Stedman and Hutchinson, comps. A Library of American Literature: An Anthology in Eleven Volumes. 1891. Vols. III: Colonial Literature, 16071764
Clerical Epithets in the Eighteenth Century
By Charles Chauncy (17051787)
[From Seasonable Thoughts on the State of Religion in New-England. 1743.]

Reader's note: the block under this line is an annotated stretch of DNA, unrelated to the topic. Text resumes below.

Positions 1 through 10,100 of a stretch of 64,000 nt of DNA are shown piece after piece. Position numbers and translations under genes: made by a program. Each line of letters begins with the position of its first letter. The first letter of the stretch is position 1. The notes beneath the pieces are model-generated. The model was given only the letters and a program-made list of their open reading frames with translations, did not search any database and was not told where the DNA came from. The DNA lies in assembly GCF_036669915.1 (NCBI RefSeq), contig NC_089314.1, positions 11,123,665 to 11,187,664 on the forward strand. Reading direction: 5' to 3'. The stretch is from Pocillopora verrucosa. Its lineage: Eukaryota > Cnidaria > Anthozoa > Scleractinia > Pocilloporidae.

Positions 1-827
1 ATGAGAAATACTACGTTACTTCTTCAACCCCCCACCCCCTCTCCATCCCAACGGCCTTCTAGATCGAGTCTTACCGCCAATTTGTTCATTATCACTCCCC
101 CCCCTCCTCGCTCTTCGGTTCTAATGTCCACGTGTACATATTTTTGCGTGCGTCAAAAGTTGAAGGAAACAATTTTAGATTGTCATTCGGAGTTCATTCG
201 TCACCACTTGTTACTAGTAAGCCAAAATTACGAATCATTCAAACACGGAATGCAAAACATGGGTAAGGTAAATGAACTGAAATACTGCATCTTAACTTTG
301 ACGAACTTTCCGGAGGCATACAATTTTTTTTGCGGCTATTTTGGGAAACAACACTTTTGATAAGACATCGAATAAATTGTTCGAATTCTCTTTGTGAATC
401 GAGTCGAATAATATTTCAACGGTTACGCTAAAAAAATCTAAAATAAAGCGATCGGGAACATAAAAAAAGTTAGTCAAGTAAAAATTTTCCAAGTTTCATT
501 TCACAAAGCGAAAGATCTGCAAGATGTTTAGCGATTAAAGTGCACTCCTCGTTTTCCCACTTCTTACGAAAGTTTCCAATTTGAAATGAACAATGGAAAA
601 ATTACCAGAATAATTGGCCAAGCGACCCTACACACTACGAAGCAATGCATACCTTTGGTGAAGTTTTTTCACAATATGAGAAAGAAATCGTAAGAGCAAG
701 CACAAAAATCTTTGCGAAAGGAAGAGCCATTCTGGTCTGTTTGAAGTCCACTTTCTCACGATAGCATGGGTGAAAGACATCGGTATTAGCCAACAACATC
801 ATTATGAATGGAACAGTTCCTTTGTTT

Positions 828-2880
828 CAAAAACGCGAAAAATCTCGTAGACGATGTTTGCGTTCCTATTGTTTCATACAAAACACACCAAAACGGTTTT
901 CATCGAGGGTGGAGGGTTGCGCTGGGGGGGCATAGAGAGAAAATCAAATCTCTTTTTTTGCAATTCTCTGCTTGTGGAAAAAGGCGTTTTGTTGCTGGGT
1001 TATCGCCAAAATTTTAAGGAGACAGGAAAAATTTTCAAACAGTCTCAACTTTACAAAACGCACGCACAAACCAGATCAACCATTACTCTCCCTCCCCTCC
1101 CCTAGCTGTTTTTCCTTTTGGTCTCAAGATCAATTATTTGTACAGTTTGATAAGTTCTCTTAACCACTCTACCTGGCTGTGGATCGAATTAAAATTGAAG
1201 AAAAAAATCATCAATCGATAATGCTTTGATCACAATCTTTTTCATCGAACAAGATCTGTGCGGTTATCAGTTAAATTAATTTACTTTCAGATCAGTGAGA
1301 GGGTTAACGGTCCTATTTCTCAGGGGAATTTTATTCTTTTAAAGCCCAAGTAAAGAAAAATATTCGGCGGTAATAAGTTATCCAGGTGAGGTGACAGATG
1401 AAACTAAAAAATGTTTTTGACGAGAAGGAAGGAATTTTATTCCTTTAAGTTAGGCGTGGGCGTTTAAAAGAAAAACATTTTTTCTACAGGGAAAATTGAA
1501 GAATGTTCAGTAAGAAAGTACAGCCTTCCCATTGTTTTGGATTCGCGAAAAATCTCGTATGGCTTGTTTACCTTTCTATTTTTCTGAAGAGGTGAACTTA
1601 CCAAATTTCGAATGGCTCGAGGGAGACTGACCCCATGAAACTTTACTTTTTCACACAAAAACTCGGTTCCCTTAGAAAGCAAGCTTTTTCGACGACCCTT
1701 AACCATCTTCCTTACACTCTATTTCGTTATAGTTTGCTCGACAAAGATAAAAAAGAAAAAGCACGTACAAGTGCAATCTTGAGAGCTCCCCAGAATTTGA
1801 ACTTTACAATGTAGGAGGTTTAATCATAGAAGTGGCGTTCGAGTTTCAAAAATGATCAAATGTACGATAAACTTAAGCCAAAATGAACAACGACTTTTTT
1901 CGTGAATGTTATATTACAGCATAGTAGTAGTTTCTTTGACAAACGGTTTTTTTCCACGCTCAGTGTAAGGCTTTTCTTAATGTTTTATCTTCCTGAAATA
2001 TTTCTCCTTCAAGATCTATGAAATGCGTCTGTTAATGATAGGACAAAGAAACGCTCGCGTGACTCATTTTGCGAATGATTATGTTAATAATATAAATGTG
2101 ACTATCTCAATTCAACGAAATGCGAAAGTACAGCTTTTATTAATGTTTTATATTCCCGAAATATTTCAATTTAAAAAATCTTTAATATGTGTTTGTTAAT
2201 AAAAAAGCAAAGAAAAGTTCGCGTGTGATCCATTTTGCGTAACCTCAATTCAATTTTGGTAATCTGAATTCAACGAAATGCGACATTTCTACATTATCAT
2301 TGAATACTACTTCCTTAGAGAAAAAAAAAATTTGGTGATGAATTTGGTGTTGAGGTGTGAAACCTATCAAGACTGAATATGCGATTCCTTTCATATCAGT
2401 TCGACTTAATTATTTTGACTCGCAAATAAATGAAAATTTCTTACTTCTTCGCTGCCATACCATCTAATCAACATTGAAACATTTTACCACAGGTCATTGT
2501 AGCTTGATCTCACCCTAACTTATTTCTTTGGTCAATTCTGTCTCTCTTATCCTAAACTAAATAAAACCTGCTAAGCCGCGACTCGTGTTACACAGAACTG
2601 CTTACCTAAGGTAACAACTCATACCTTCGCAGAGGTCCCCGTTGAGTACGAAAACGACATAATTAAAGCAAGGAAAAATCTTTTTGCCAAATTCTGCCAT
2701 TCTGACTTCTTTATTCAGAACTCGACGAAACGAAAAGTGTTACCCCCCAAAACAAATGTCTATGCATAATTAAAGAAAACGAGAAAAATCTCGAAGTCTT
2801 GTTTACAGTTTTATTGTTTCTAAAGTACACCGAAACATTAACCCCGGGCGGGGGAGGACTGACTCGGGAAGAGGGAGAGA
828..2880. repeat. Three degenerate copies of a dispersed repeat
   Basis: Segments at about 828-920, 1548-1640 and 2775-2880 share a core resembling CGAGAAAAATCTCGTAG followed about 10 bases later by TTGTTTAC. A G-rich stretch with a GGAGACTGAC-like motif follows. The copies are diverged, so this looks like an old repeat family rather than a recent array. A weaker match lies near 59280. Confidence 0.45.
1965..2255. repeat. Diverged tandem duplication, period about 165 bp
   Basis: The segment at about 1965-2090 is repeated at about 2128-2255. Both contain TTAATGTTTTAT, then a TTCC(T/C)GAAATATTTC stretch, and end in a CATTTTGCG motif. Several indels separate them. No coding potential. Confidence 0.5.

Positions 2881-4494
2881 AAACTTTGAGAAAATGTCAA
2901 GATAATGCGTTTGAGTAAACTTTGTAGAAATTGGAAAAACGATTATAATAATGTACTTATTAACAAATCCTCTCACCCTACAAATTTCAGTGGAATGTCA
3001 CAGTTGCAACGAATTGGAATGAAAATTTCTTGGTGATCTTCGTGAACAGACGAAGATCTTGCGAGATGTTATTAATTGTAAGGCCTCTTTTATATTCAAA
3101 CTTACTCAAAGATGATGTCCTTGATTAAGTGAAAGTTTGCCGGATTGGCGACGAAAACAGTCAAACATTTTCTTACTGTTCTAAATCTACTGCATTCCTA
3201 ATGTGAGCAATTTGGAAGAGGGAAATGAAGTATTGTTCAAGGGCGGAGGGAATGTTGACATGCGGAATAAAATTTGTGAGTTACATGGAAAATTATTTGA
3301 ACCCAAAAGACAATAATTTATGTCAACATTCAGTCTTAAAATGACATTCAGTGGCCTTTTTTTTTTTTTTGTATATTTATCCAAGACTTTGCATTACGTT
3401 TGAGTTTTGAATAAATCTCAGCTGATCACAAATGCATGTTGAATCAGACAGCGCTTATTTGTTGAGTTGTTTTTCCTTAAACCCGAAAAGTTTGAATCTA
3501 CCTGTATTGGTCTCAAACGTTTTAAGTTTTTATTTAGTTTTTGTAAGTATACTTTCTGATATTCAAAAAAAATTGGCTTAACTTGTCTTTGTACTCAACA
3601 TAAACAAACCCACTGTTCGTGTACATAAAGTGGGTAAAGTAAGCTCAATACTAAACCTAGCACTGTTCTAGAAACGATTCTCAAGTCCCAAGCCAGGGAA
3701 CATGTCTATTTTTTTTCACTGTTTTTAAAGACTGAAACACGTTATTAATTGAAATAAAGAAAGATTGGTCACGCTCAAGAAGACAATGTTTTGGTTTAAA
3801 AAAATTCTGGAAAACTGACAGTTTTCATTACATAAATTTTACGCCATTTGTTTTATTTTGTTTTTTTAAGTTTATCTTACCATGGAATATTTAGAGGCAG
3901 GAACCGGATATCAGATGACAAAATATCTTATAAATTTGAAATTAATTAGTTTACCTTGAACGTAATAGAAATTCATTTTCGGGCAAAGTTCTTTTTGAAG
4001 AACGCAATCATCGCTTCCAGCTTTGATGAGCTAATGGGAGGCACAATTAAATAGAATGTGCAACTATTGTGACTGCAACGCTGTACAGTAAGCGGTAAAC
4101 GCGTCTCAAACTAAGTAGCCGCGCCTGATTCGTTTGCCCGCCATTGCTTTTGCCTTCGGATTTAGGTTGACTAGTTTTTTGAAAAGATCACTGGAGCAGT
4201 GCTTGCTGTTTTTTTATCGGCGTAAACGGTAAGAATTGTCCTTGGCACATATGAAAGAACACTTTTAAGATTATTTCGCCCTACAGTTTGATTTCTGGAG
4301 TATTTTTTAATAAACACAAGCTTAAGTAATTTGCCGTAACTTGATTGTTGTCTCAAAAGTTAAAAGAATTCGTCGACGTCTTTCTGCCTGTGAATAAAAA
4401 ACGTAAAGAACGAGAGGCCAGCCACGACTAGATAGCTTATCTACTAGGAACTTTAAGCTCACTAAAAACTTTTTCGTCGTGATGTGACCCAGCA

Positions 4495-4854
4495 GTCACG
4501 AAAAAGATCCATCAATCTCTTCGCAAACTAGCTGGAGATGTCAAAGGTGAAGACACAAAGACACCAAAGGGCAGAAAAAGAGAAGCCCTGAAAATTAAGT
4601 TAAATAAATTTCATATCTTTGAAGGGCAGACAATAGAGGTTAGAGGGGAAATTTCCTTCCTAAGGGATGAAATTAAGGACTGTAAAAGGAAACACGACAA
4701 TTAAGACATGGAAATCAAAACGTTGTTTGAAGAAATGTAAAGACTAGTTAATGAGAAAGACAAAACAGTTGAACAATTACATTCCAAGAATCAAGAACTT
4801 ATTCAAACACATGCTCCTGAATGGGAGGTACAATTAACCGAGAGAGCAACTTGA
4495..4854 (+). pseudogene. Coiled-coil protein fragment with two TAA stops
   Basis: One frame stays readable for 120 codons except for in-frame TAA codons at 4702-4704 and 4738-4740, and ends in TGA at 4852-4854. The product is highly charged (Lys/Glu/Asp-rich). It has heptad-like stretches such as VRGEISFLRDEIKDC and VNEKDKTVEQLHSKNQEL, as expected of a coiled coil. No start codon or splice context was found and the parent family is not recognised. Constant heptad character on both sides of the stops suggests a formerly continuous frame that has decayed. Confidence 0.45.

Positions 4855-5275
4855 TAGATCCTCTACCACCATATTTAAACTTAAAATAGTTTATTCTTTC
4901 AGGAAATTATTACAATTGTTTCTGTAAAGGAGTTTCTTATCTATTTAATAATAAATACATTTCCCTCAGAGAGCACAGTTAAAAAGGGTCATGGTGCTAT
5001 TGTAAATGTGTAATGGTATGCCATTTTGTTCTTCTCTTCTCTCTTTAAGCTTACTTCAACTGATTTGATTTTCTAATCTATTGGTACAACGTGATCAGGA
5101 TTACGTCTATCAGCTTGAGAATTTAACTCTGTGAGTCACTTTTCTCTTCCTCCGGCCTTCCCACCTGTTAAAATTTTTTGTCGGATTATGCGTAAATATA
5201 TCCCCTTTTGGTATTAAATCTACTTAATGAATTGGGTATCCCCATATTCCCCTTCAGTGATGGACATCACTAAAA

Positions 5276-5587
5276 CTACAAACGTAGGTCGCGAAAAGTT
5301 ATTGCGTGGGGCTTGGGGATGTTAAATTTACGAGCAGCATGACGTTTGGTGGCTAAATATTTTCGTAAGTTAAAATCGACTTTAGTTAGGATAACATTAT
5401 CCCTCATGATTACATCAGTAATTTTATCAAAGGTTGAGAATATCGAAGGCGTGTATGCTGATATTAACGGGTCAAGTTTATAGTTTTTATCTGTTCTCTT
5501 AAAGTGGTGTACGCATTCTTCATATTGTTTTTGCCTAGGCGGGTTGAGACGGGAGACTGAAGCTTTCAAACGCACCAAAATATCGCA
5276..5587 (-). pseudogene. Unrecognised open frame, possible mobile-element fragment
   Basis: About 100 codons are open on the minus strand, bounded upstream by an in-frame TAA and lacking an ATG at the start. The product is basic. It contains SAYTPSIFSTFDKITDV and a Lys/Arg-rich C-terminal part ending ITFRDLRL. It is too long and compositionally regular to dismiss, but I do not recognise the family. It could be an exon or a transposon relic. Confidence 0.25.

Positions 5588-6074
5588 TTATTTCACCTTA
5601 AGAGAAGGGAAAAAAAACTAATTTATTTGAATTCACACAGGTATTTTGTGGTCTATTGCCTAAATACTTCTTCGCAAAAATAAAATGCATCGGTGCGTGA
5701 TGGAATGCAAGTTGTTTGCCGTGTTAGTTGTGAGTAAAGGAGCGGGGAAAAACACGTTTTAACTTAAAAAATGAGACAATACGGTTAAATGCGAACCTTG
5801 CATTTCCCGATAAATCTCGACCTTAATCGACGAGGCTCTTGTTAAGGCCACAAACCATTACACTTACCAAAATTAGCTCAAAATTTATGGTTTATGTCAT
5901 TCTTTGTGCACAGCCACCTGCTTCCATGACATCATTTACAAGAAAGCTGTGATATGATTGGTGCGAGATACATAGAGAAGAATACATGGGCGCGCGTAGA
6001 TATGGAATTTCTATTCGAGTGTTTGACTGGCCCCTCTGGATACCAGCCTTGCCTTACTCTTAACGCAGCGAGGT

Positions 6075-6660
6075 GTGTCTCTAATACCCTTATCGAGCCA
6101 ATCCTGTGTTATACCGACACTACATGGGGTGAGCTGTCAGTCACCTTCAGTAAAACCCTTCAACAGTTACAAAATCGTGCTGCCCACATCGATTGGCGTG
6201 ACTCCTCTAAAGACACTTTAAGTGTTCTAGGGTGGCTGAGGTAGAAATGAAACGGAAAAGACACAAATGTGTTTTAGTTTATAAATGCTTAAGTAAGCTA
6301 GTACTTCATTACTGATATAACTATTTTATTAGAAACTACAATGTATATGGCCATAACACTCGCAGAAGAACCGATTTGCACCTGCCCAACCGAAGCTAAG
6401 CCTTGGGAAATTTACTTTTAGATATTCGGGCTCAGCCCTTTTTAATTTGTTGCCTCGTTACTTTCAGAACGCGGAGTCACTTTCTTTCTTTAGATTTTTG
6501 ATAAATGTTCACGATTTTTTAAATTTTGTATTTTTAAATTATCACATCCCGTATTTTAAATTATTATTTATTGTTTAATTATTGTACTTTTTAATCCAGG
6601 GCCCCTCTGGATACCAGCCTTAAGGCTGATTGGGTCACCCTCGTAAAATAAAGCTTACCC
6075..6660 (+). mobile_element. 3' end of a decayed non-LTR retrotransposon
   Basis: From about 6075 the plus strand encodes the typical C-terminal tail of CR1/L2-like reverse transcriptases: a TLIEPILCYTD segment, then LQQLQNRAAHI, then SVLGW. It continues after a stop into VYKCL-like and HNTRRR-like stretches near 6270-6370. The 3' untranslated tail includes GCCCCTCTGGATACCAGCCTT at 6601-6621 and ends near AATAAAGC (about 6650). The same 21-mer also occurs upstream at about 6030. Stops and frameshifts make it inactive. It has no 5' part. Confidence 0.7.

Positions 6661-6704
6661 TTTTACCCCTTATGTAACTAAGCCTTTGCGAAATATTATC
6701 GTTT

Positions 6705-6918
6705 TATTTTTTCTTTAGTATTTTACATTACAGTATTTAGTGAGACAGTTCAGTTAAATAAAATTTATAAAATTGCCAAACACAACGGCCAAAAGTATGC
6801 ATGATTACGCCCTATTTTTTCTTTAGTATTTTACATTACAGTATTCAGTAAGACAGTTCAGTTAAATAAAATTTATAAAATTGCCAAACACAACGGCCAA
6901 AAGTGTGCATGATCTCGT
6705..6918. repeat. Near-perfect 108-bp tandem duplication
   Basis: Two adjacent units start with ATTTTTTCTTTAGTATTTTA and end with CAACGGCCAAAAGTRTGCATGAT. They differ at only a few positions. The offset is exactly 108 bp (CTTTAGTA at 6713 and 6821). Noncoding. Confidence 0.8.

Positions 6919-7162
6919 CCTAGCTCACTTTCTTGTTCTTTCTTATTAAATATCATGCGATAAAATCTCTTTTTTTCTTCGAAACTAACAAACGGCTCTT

A SURPRISING instance of this, we have in Mr. Tennent, notwithstanding his character by Mr. Whitefield, as a mighty charitable man. Perhaps there cannot be produced, out of any author, a greater number of more slanderous names than he has freely bestowed upon the body of the clergy of this generation. I shall here present the reader with a list of them, as they have been collected out of his sermon at Nottingham, and published by the Synod at Philadelphia. They are therein represented as hirelings; caterpillars; letter-learned-Pharisees; men that have the craft of foxes, and the cruelty of wolves; plastered hypocrites; varlets; the seed of the serpent; foolish builders, whom the devil drives into the ministry; dry nurses; dead dogs that cannot bark; blind men; dead men; men possessed with the devil; rebels and enemies to God; guides that are stone-blind, and stone-dead; children of Satan, that, like their father, may do good to mens souls by chance-medley; daubers with untempered mortar; moral negroes; salt without savor; that stink in the nostrils of God and man; Judases, whose chief desire is to finger the penny, and to carry the bag; murderous hypocrites, that are to take care less they feel the force of a halter in this world, or an aggravated damnation in the next; subtle selfish hypocrites, that would not let one honest man come into the ministry if they could help it; swarms of locusts; crowds of Pharisees, that have as coveteously, as cruelly, crept into the ministry, in this adulterous generation, who as nearly resemble the character given of the old Pharisees, as one crows egg does another, whose hearers are as blind as moles, and dead as stones; successors of Nicodemus; blind leaders of the blind; formalists; dead drones; sons of Sceva, with a fine long string of prayers; false apostles; deceitful workers, ministers of Satan, etc.